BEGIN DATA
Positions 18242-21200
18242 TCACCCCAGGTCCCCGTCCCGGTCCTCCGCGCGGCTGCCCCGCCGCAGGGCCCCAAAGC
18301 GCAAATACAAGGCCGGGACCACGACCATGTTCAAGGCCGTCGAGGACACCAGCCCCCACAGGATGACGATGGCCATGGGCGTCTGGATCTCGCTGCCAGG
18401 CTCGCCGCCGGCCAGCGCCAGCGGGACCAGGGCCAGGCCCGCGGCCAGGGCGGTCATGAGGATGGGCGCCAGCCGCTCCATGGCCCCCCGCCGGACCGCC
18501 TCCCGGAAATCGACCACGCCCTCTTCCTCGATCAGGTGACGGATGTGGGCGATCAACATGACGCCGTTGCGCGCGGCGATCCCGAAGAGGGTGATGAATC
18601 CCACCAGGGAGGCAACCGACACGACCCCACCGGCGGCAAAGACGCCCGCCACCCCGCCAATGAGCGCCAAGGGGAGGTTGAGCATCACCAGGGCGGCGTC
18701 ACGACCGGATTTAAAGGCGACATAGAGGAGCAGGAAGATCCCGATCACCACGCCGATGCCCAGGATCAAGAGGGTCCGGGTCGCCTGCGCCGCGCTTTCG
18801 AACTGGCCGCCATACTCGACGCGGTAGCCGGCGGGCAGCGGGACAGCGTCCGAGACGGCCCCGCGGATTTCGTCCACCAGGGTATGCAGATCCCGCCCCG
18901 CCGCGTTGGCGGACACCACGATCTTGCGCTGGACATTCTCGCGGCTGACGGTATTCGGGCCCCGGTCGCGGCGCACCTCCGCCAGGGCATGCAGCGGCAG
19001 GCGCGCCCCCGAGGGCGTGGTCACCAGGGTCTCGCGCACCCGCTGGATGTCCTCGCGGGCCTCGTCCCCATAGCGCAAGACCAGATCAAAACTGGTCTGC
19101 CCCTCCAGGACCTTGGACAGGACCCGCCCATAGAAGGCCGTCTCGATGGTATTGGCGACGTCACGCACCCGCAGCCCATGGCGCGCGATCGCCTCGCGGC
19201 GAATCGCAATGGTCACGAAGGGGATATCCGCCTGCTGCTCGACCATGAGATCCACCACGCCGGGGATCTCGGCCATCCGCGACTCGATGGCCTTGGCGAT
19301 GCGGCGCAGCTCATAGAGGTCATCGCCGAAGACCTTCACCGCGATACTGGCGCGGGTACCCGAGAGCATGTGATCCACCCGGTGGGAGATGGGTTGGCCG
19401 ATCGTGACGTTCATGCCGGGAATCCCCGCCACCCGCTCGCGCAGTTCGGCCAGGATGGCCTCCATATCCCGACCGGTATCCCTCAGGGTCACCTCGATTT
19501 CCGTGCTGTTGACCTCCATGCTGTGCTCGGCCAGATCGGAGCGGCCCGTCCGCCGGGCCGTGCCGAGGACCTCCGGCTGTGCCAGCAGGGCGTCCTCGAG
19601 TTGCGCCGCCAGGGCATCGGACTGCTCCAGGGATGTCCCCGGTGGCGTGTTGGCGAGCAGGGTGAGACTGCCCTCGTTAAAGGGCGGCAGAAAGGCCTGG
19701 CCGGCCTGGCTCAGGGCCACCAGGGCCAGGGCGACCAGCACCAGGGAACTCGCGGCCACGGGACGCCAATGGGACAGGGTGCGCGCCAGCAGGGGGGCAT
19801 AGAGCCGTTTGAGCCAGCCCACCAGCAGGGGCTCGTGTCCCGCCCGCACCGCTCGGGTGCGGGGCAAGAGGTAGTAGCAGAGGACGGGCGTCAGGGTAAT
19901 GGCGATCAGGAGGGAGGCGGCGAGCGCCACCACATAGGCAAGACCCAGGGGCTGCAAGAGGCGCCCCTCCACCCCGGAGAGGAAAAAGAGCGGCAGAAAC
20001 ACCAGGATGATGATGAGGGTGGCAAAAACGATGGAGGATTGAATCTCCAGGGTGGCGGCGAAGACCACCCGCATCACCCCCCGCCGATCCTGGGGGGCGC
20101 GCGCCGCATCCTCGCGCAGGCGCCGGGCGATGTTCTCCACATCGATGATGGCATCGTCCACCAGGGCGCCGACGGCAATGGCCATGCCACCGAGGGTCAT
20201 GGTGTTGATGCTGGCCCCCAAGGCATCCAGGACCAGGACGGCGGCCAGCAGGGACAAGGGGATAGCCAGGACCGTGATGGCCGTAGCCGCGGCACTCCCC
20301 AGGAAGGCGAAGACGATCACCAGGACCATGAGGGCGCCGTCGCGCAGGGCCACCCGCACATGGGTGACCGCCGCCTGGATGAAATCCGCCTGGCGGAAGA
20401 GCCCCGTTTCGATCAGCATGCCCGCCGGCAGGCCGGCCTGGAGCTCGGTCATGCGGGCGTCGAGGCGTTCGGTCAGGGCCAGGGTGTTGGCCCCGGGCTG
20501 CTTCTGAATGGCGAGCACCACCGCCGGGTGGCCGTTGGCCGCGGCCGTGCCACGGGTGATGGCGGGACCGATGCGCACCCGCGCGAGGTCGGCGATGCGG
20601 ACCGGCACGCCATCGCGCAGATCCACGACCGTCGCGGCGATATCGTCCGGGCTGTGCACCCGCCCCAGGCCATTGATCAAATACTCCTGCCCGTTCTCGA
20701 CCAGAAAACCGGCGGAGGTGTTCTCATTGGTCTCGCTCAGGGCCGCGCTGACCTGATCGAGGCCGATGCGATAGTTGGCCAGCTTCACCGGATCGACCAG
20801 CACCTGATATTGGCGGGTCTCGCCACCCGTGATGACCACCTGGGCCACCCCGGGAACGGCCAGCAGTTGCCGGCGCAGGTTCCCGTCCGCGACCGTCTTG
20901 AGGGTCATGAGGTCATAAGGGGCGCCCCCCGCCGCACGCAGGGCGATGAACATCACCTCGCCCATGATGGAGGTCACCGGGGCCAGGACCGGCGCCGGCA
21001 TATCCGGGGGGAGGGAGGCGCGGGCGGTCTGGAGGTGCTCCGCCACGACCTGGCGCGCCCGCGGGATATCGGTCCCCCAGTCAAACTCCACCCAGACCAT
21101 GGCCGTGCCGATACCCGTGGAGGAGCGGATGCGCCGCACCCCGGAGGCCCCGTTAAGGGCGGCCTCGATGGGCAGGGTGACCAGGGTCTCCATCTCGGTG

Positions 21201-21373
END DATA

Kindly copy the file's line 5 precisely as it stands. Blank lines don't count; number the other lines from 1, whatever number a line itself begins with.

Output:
18501 TCCCGGAAATCGACCACGCCCTCTTCCTCGATCAGGTGACGGATGTGGGCGATCAACATGACGCCGTTGCGCGCGGCGATCCCGAAGAGGGTGATGAATC